Article

Biased Voices of Sports: Racial and Gender Stereotyping in College Basketball Announcing

Howard Journal of Communication 10/2001; 12:183-201. DOI: 10.1080/106461701753287714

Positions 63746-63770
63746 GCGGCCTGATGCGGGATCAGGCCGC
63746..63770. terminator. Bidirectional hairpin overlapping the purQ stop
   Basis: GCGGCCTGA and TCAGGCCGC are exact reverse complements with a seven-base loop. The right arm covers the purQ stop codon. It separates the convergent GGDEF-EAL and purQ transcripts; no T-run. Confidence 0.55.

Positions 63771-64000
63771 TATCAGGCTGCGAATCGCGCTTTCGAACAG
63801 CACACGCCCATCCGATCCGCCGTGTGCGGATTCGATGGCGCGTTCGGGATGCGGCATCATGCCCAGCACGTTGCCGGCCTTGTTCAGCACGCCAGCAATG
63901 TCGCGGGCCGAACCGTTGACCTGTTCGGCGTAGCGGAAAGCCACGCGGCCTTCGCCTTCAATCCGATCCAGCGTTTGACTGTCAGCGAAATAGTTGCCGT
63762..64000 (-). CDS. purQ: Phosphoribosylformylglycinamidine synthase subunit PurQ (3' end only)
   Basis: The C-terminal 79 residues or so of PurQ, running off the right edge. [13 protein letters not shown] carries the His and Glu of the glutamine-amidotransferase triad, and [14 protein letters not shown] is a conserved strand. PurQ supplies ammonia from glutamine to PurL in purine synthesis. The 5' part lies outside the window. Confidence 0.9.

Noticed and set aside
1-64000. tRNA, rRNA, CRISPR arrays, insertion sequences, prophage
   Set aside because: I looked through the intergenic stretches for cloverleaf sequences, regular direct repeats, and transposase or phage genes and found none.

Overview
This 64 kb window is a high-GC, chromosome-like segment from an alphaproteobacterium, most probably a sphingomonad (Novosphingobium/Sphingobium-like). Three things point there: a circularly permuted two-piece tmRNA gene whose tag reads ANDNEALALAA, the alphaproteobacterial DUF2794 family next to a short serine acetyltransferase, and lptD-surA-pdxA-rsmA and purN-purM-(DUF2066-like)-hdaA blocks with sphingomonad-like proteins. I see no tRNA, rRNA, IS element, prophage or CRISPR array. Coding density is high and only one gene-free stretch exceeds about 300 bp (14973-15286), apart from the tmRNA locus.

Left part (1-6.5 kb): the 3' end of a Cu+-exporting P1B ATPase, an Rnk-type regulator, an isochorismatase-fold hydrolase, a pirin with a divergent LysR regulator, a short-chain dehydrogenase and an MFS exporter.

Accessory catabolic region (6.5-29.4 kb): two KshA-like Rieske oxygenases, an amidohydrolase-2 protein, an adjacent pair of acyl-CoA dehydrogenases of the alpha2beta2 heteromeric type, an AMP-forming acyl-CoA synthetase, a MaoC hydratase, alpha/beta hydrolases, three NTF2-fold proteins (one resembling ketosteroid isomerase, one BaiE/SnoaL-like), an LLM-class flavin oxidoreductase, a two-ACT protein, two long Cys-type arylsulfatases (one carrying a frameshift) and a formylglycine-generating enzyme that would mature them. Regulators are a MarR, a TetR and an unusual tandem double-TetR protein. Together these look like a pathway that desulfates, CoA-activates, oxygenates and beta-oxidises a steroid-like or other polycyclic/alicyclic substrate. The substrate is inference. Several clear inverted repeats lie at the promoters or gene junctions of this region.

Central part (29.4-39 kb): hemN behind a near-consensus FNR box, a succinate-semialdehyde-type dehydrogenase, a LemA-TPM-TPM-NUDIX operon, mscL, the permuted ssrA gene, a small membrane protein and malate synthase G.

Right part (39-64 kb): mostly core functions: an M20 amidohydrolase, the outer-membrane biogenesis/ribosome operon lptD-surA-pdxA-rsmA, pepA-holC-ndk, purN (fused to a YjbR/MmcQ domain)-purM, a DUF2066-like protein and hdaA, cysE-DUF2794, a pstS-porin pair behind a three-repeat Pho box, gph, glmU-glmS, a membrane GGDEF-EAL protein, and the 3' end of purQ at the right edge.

ABSTRACT The words of sportscasters—repeated hundreds, even thousands, of times by different announcers in similar ways—provide a conceptual frame for the sports experience, and that mental frame has particular importance because fans often apply it to nonathletic situations. Contrary to assertions by some critics, analysis of 1,156 descriptors in sportscaster commentary during 66 televised men's and women's college basketball games showed no significant difference between the proportions of commentary and proportions of participating Black and White men players, but showed some overemphasis in comments about White women players. Predictably, Black men players tended to be stereotyped as naturally athletic, quick, and powerful, while White men players continued to be touted for their hard work, effort, and mental skill. The same racial stereotypes also appeared in the commentary about women basketball players, but few gender stereotypes emerged. Thus, increases in the numbers of Black and women game announcers may have lent balance to quantities of coverage by race and gender, but traditional racial stereotypes continue to pervade sports commentary even when gender stereotypes appear to be diminishing.

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